Since 1985, the Friends of the Mad River (FMR) has, through the collection and analysis of water samples, monitored water quality conditions throughout the Mad River watershed to identify, assess and take action to correct water quality problems. The water quality data gathered from monitoring are perhaps unparalleled in Vermont, especially in terms of the length of the record (31 years) and the consistent and repeated sampling of the same sites throughout this time period. With grant funding arising from a 2015 Watershed Grant issued by Vermont Department of Fish and Wildlife, FMR was able to conduct a comprehensive review and recently released the results of its analysis of certain data collected through this program identifying several areas and issues of concern as well as providing recommendations for future monitoring efforts.
Starting in 1985 and continuing through 2015, staff and volunteers from FMR used portable field equipment and an in-house laboratory to quantify various physical, chemical, and biological parameters at a total of 57 sites along the Mad River and its tributaries (only 18-40 sites were sampled in any one year). Starting in 2006, the Friends of the Mad River partnered with the LaRosa Analytical Laboratory of the Vermont Department of Environmental Conservation to measure total phosphorus, turbidity, and Escherichia coli (E. coli) at a subset of those 57 sites (E. coli bacteria was only analyzed through this partnership between 2006-2011). A summary of findings is provided below.
Water temperature was measured at 52 sites on 143 dates between 1988-2014. Water temperatures along the main stem and tributaries were generally high, primarily because these measurements were recorded during the summer months (June-August). Water temperatures were highest in the middle and lower reaches of the main stem and were lowest along the upper reaches of the main stem and many of the tributaries. Higher temperatures likely reflected the more open land uses, lack of vegetative cover, and more meandering river channel along the lower reaches of the main stem.
Total phosphorus, which measures the concentration of all forms of phosphorus in the water column and is an important measure of nutrient levels in rivers and streams, was measured at 19 sites on 55 dates between 2006-2015 (18 sites were sampled ten years). Total phosphorus (TP) concentrations were remarkably low across almost all of the sample sites. The only areas of concern having elevated TP concentrations were along two tributaries (High Bridge and Folsom Brooks) and the main stem in the vicinity of Moretown village. At two of these three sites, TP concentrations have increased over time and the positive relationships with stream flow suggest that much of the phosphorus at these two sites may be originating from nonpoint sources, such as surface runoff from agricultural and other land uses and from unpaved roads, especially along High Bridge Brook.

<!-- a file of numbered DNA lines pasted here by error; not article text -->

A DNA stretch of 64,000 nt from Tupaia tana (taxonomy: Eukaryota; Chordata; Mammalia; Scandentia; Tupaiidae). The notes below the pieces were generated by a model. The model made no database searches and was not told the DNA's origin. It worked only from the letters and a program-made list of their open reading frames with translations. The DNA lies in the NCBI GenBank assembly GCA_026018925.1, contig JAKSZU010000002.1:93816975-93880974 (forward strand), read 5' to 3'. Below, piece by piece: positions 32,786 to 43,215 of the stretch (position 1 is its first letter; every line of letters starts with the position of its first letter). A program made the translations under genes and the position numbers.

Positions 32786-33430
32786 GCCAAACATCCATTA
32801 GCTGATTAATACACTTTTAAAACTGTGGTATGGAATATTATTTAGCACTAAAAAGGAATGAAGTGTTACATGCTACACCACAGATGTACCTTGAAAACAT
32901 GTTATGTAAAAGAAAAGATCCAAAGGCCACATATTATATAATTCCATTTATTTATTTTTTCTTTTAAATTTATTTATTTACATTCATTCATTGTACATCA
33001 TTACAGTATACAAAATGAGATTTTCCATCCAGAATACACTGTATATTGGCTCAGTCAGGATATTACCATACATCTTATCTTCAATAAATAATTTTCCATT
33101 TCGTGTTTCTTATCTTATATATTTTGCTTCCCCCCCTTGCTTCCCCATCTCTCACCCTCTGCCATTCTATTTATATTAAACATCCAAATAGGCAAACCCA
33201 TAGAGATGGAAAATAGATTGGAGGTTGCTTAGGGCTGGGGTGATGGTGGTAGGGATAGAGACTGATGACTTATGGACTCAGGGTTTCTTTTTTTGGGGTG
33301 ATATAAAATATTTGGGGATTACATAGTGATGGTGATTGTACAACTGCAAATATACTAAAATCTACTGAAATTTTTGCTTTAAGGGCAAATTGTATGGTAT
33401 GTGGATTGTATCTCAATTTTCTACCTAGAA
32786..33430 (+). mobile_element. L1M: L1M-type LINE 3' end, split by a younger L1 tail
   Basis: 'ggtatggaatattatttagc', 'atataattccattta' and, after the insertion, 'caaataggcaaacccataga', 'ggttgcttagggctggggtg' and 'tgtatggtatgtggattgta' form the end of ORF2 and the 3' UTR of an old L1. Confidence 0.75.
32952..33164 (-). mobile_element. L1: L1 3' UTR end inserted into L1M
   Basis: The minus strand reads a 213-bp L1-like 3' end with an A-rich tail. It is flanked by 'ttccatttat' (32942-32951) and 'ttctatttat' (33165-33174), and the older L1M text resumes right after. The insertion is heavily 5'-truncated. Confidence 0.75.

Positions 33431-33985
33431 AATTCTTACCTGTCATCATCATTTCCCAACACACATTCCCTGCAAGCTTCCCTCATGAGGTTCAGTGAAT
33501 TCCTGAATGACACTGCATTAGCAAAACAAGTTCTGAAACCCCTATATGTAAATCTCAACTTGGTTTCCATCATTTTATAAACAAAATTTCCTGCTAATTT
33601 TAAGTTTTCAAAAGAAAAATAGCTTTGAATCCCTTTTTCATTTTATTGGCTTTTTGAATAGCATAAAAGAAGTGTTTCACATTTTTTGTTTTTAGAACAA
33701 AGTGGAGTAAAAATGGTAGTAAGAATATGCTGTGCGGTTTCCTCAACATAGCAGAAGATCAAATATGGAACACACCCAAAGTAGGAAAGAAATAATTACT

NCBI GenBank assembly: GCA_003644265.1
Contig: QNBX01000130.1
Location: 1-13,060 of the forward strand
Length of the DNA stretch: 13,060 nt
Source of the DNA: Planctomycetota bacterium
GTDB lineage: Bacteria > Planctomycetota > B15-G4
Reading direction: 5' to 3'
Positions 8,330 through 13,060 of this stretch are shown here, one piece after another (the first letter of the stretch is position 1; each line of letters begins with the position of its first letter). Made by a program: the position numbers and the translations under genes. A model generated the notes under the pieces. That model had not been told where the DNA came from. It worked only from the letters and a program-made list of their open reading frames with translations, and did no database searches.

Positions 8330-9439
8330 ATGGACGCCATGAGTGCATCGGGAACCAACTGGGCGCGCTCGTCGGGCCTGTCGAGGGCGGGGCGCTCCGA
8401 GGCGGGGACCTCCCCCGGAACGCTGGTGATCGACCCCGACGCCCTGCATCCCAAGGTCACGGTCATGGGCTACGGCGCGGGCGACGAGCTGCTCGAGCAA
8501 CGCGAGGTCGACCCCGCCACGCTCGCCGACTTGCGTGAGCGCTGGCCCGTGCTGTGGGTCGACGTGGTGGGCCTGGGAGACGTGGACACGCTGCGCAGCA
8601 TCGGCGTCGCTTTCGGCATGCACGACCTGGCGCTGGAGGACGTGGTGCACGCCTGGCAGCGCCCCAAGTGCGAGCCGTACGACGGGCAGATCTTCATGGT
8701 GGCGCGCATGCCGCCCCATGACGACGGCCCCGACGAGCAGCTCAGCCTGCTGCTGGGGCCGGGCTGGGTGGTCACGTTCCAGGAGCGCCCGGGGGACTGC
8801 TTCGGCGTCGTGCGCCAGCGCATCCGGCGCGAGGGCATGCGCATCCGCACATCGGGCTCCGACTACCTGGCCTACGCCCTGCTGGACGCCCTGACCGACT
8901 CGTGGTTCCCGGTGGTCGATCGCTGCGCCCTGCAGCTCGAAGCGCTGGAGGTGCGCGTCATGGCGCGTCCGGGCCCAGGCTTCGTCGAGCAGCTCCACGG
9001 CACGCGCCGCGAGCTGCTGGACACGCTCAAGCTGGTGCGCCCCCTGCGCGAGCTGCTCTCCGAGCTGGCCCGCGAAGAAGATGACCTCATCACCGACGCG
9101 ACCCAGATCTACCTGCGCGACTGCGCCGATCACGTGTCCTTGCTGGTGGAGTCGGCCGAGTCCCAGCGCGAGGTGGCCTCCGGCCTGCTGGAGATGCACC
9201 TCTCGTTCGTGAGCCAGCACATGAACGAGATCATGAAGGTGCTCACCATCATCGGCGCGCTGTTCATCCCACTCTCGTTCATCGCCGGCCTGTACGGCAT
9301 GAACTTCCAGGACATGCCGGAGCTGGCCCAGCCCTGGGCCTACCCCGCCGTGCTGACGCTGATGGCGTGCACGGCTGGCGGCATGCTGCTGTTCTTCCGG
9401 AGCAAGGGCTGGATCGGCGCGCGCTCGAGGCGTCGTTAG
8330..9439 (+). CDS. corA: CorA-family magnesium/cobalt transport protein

Turbidity, which is one way to measure the clarity of water, was measured at the same 19 sites on 55 dates between 2006-2015 (18 sites were again sampled ten years). Turbidity levels were also remarkably low across all sample sites. Turbidity levels were slightly higher at two sites located along the main stem near the villages of Moretown and Waitsfield, especially during the two most recent years (2014 and 2015). At a third site along High Bridge Brook, turbidity levels were also slightly higher than elsewhere and there the turbidity levels had increased markedly, especially during the past five years.
Fecal coliform and Escherichia coli (E. coli), which are two types of bacteria found in the intestinal tracts of humans, pets, livestock and other warm blooded animals, are valuable indicators of the health and safety of surface waters, especially in areas valued for swimming. Fecal coliform bacteria were measured at 56 sites on 59 dates between 1985-1991 and 2002-2005 (18-39 sites were sampled in any one year), and Escherichia coli were measured at 47 sites on 83 dates during the 2002-2015 period (36-39 sites were sampled in any one year). Both fecal coliform and E. coli counts were very high at a number of sites along the lower section of the main stem as well as along several tributaries. Both fecal coliform and E. coli counts increased consistently from upstream to downstream areas along the main stem and were markedly higher from the village of Waitsfield downstream to the mouth of the Mad River. At several of the downstream sites, E. coli counts also showed a trend towards higher values during the past 10-15 years. The positive relationship between E. coli and stream flow at many of these sites suggested that the source(s) of the E. coli can be related to rainfall and land runoff.
Collectively, the analysis of 25 years of data gathered through water quality monitoring greatly increased FMR’s understanding of water quality problems and threats in the Mad River watershed. In general, water quality conditions in the Mad River and its tributaries were very good to excellent; however, a few areas exhibited levels of TP, turbidity or E. coli that were higher than desirable. In order to maintain this outstanding long-term data set and to further pinpoint and assess the sources of these water quality problems and threats, FMR recommends monitoring continue into the future and some new sampling locations be added. Better understanding of water quality conditions will facilitate efforts to identify and develop the appropriate protection and restoration strategies that will most effectively protect and improve water quality throughout the Mad River watershed.